He was asked to serve as Governor of the State of Ohio. In September 1812, during his last term in office as Congressman-at-large, he published in several newspapers in Ohio that he would not be a candidate for Governor because of his commitment to Congress. Ten years later he was elected Governor and served two terms. In the meantime, he had served one term in the United States Senate.
Morrow's record of sixteen years in his service to the country and Congress was elevated to high standards partly because of his journeys to and from Washington City.
Many times his attendance was asked for in special sessions held in the summer, and he responded diligently.
His trips over the mountains were made on horseback along with a complement of necessities. He forded many bridgeless streams, and sometimes swam his horse through the treacherous surges.
His most outstanding work in Congress was related to public lands, in which he served for a long period of time as chairman. Jeremiah Morrow was credited by Judge Joshua Collett (also from Warren County) as a proven land laws expert. He speaks highly of him by writing:
"He may, with propriety, be called the father of the land system of the United States. Being chairman of the committee on public lands he originated the land system and drew all the laws on the subject.
"No man ever possessed the confidence of the national legislature in regard to his public duties in a higher degree."
Henry Clay spoke of Jeremiah Morrow in a speech in the Senate in 1832, with regards to his great service as head of the land committee. He said:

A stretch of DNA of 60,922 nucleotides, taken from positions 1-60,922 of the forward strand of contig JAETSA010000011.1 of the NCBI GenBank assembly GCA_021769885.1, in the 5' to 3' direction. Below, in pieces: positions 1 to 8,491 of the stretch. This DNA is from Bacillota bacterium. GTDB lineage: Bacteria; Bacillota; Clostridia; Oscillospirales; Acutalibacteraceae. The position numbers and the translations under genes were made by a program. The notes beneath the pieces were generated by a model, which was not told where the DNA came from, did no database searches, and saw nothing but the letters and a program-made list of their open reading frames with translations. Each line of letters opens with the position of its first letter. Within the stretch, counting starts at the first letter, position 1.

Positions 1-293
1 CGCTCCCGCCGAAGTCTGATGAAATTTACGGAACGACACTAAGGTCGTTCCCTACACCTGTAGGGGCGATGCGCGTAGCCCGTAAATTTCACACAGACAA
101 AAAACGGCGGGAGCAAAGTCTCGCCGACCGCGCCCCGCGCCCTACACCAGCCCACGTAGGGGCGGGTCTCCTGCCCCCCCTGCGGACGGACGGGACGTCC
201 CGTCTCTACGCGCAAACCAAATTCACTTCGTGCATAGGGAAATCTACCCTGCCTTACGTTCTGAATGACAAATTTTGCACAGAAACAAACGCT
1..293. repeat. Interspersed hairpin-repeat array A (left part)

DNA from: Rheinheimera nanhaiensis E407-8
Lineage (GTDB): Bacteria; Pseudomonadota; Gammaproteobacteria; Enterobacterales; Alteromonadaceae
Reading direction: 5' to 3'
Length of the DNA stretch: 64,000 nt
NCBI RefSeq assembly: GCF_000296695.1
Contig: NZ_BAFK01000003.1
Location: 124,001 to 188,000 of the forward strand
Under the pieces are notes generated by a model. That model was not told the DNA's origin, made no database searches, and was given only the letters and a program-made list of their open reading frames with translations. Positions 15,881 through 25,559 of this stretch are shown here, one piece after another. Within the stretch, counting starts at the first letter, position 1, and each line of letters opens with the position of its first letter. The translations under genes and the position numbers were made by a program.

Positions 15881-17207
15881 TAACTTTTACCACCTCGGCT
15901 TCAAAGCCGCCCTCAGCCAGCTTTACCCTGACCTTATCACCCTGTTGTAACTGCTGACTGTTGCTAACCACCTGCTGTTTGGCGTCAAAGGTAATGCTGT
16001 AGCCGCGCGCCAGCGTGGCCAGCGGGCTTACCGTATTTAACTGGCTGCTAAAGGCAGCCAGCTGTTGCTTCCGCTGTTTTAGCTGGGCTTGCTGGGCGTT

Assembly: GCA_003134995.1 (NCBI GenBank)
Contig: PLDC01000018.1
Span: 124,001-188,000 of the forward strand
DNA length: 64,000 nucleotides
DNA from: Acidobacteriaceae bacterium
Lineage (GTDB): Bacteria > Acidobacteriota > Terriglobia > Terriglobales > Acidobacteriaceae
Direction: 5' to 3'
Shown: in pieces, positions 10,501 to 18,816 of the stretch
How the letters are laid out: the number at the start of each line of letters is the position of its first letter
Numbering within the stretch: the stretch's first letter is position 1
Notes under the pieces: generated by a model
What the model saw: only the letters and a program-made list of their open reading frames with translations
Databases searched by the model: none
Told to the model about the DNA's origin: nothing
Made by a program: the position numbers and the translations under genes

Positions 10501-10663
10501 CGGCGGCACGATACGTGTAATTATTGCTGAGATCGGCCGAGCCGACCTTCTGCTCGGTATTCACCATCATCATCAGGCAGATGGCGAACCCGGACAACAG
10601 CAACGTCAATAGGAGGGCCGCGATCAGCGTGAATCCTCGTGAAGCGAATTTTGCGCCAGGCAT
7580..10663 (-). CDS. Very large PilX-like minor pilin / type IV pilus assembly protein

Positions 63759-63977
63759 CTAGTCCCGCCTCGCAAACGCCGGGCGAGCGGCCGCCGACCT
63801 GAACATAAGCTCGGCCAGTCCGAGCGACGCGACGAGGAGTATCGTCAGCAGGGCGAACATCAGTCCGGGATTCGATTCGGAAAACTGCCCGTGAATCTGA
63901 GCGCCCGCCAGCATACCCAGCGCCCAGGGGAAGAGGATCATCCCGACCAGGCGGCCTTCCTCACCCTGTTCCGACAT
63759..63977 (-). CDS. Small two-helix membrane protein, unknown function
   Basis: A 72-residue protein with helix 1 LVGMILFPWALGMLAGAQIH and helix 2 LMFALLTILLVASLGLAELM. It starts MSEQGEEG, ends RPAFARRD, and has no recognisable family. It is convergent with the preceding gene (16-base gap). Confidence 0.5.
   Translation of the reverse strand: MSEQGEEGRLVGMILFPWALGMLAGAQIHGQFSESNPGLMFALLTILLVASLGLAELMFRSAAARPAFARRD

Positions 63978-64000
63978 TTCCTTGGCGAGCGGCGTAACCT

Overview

"With the existing laws, the great state of the west is satisfied. During the long period in the House of Representatives and in the Senate, that her upright and unambitious citizen, the first representative of that state, and afterwards successfully senator and governor, presided over the committee of public lands, we heard of none of these chimerical schemes.
"All went on smoothly and quietly and safely. No man in the sphere within which he acted, ever commanded or deserved the implicit confidence of congress more than Jeremiah Morrow. There existed a perfect persuasion of his entire impartiality between the old states and the new.
"A few artless but sensible words pronounced in his plain Scotch-Irish dialect were always sufficient to ensure the passage of any bill or resolution which he reported. For about twenty- five years there was no change in the system."
Morrow, while serving in Congress, did not waste much time in debate, his speeches being short, possibly never surpassing twenty minutes. His elegance of manner tended to carry forth his message more than any other aspect in the business of national interests.
A work edited by General A.W. Greely, entitled, "Public Documents of the First Fourteen Congresses," carried a list of early Senators and Representatives who made the greatest number of reports in Congress.
Of the half dozen men whose names were highlighted were: Jeremiah Morrow of Ohio, 74; John Randolph of Virginia, 66; Nathaniel Macon of North Carolina, 50; William B. Giles of Virginia, 48; Joseph B. Varnum of Massachusetts, 39; and William Findlay of Pennsylvania, 39.
There is much more to be said about this outstanding citizen. Perhaps at another time another article will appear in this column that tells more of his personal life. It is well that we read and perhaps eulogize one of the finest men that Warren County has produced. Rarely do we find one who has served the people and his country with such great esteem.


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This page created 27 July 2004 and last updated 28 September, 2008